A group of local elected officials who represent Foggy Bottom and West End voted in favor of a symbolic resolution on Wednesday recommending that D.C. lawmakers act to ceremonially name part of one of the streets outside the Saudi Arabian embassy at 601 New Hampshire Ave. NW after slain journalist Jamal Khashoggi, a Washington Post columnist and a noted critic of the Saudi state who was murdered inside the Saudi consulate in Istanbul on Oct. 2.
Advisory Neighborhood Commission (ANC) 2A considered the resolution during its Nov. 28 meeting at the West End Library. As approved, the resolution requests that the east side of New Hampshire Avenue NW between F Street NW and Juarez Circle—directly across from the Kennedy Center and the Watergate complex—be designated as “Jamal Khashoggi Way.” The D.C. Council and the mayor would have to make such a change official by passing a law, as ANCs lack legislative power, though their views are supposed to be given “great weight.”
The proposal describes relabeling the stretch of street “as a tribute to a fallen neighbor and an expression of support by the residents of the District...for the indispensable value of a free and independent press.” Khashoggi lived in Virginia, and the Saudi embassy lies inside the boundaries of ANC 2A. James Harnett, a commissioner and a current George Washington University student who helped draft the resolution, said the effort was in part inspired by a Change.org petition to create a “Jamal Khashoggi Way” that has received more than 7,600 signatures. The Committee to Project Journalists commented in support of the proposal.
The resolution also says the Central Intelligence Agency has concluded that Khashoggi’s death “was the result of pre-planned, deliberate action, authorized and directed by Saudi Arabia’s Crown Prince Mohammad bin Salman,” a Saudi leader who had previously drawn worldwide attention for social reforms. Despite this assessment, President Donald Trump has sought to defend the U.S.’s relationship with the Saudi government and said that the crown prince might or might not have known about Khashoggi’s killing. Responding to a recent statement by the president, Post CEO Fred Ryan called on Congress to take action.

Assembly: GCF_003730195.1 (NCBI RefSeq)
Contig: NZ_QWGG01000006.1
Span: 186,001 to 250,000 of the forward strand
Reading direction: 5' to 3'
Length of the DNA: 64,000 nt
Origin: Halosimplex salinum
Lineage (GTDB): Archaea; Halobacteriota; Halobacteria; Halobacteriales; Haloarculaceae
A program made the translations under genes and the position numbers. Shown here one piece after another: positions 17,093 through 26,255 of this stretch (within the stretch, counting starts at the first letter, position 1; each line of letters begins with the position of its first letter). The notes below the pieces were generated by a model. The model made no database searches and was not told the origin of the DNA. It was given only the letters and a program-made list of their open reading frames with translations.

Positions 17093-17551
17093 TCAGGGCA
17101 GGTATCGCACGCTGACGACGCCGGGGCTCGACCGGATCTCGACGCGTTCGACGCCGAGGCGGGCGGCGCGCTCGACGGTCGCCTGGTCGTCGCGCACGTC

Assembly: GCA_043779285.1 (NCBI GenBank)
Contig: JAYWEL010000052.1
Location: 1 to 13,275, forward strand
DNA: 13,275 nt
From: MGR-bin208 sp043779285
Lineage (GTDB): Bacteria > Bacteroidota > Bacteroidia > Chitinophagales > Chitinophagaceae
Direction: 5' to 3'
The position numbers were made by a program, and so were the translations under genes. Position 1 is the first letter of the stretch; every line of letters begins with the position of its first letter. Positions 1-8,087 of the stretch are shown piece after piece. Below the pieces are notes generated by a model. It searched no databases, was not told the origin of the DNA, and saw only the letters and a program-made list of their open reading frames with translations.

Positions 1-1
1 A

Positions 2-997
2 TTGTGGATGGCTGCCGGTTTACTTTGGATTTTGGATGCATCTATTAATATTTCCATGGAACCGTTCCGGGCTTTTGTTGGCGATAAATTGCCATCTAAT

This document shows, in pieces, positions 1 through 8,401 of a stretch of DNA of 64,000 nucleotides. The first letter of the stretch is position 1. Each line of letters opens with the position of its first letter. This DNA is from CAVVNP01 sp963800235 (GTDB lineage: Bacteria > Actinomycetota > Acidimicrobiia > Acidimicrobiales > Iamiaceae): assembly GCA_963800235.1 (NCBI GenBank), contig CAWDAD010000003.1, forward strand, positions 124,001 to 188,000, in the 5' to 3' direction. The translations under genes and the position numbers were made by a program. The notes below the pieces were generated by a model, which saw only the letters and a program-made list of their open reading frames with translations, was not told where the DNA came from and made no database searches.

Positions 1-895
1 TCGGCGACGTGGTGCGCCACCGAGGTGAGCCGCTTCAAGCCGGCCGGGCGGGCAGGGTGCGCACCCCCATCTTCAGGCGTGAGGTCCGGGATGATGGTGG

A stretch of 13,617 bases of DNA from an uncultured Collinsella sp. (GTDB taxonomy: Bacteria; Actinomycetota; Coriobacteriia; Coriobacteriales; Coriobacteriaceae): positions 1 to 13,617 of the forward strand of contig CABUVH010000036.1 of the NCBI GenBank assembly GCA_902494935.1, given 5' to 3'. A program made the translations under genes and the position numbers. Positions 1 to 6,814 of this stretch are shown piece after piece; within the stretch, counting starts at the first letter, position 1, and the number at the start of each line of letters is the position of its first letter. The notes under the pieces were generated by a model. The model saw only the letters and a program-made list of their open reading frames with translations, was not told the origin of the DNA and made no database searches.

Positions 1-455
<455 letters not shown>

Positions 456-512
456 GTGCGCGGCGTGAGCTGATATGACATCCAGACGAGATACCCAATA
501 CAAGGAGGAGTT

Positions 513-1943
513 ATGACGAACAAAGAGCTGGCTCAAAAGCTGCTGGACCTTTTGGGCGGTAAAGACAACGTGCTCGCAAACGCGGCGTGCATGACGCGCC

The Saudi government’s explanation for Khashoggi’s disappearance has shifted since he entered the country’s consulate in Istanbul and was not seen again. The public prosecutor who is handling the case in Saudi Arabia has charged 11 people in the journalist’s murder. The prosecutor has reportedly said it was premeditated and resulted from a lethal injection.
The District has ceremonially named other streets after celebrated institutions and figures, including political dissidents like Boris Nemtsov. In February, the part of Wisconsin Avenue NW in front of the Russian embassy was designated as “Boris Nemtsov Plaza” by lawmakers. It is not immediately clear whether they would support the “Jamal Khashoggi Way” request.
Update, Nov. 30: The ANC’s proposal may not gain traction anytime soon. On Friday, Ward 2 Councilmember Jack Evans—whose ward includes the Saudi embassy and who supports the effort—said in an interview on WAMU’s “The Kojo Nnamdi Show” that, as of now, Council Chairman Phil Mendelson does not intend to move a formal Khashoggi bill.
Calling Mendelson a “stickler,” Evans said that in a recent conversation the two had, the chairman made note of the fact that in almost all cases, current District law bars public spaces from being named after any person who has been dead for less than two years. A spokeswoman for Mendelon’s office also told DCist that he “adheres to that law strictly.”
- C.I.A. Concludes That Saudi Crown Prince Ordered Khashoggi Killed [New York Times]
- Jamal Khashoggi: All you need to know about Saudi journalist’s death [BBC]
- Saudi prosecutor seeks death penalty for Khashoggi murder, says journalist was killed by sedative overdose [CNN]
- D.C. will likely name block outside NASA HQ ‘Hidden Figures Way’ [Curbed DC]
- Even DC’s Street Names Are Political [Washingtonian]
- Street signs outside Russian embassy in Washington now honor slain dissident [Washington Post]